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Europe’s energy capital scents relief from gridlock as bypass junctions open

Aberdeen news

After decades in the planning and hundreds of millions of pounds – motorists are finally driving on the Aberdeen bypass.

The Craibstone and Dyce Drive junctions on the long-awaited route are now open.

And later today the first traffic will also be allowed to use the £15.2million airport link road which is part of the massive infrastructure project designed to keep the north-east moving for years to come.

The Aberdeen Western Peripheral Route (AWPR) – which is due to be completed by the end of next year – will run from the A90 at Stonehaven and Charleston in the south to Blackdog in the north.

The Craibstone and Dyce Drive junctions have been created by building a new roundabout and replacing another with permanent traffic lights.

The bypass project was first discussed as long ago as 1948 – but the £1million cost was considered too high at a time when Britain was still recovering from World War II.

The final bill is now expected to be about £745million.

The Aberdeen bypass and Balmedie-Tipperty dualling project – known as AWPR/B-T – on the A90 are being carried out in tandem.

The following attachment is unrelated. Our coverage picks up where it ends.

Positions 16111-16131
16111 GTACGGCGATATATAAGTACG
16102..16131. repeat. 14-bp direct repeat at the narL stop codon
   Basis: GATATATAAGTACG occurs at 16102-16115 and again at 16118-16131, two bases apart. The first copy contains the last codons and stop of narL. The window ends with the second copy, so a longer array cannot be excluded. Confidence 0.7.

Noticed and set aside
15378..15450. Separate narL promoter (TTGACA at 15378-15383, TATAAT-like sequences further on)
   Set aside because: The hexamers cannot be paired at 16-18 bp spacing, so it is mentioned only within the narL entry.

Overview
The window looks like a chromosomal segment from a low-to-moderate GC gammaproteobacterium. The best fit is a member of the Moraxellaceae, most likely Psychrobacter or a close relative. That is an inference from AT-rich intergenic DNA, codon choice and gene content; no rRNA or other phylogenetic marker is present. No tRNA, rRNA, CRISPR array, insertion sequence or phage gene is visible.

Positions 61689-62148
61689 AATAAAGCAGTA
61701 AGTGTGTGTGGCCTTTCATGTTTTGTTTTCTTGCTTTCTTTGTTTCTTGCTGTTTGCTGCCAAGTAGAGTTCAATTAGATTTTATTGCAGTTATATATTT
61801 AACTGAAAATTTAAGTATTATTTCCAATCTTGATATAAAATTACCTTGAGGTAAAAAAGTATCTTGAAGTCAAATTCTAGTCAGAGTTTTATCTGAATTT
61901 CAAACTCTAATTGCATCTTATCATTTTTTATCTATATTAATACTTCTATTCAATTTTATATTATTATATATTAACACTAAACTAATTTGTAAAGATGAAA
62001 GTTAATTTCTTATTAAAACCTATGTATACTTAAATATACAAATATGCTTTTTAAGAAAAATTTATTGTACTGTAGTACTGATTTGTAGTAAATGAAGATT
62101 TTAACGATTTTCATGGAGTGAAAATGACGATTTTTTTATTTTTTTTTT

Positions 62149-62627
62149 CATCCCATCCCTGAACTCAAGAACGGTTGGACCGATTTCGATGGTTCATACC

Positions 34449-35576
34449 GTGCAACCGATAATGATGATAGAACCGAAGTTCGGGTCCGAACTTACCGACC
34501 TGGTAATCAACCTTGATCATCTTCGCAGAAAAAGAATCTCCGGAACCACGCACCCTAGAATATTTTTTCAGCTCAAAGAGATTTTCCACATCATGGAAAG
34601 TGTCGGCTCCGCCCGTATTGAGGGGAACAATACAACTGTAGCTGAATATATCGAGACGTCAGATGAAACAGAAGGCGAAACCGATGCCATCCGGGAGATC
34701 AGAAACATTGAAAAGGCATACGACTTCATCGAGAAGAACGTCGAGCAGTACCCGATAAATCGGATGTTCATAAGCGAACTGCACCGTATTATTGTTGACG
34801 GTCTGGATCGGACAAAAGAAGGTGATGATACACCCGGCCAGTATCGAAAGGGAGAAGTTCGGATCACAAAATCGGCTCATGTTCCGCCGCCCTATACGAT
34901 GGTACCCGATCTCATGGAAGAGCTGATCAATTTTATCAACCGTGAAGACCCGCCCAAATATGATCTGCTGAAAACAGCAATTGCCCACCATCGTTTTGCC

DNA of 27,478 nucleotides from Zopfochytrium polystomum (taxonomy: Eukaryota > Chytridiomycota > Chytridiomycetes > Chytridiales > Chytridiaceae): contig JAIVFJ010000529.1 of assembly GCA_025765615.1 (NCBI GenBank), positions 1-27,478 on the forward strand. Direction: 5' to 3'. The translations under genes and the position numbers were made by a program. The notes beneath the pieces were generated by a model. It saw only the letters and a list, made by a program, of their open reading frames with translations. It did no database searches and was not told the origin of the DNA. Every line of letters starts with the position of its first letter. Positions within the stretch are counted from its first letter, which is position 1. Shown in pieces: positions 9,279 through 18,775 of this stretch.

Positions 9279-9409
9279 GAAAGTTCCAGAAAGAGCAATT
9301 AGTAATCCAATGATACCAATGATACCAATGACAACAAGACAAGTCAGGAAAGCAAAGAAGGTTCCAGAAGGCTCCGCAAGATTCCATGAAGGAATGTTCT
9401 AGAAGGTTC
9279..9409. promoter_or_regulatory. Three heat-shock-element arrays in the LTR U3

Last night, Infrastructure Secretary Keith Brown said: “Early benefits from the project are becoming a reality, with improved road safety in this area and better journey time reliability.

“Along with Aberdeen City Council’s airport link road, which is due to open today, they will help improve and enhance travel in the local area.

“The north-east economy needs every stimulus that can be provided and our investment in this project is expected to bring in an additional £6billion to the north-east economy and create about 14,000 jobs over the next 30 years.

“We can look forward to the full benefits of these works starting to be realised when the road opens in winter 2017. More widely, we are committed to making improvements at the Haudagain roundabout once work on the AWPR project is complete.

“We have also invested about £10million in a new Inveramsay Bridge on the A96 which opened earlier this year, and have made a longer-term commitment to dual the A96 between Aberdeen and Inverness.” Aberdeen City Council leader Jenny Laing said: “The opening of the Craibstone and Dyce junctions is a significant step in the AWPR/B-T project.

“We look forward to the AWPR/B-T’s completion and unlocking the benefits it will bring to the city and the wider region.”

Aberdeenshire Council co-leader Richard Thomson added: “It is encouraging to see the progress being made across the whole of the AWPR/B-T route, and this will be a particularly well-used section for many people.

“It gives a real indication of just how transformative the project is for the north-east of Scotland and it is hugely satisfying to see that vision becoming a reality.”

And Carol Benzie, managing director of Aberdeen International Airport, said: “The improved road system will alleviate the traffic issues that have created challenges to our passengers and employees in recent years.”

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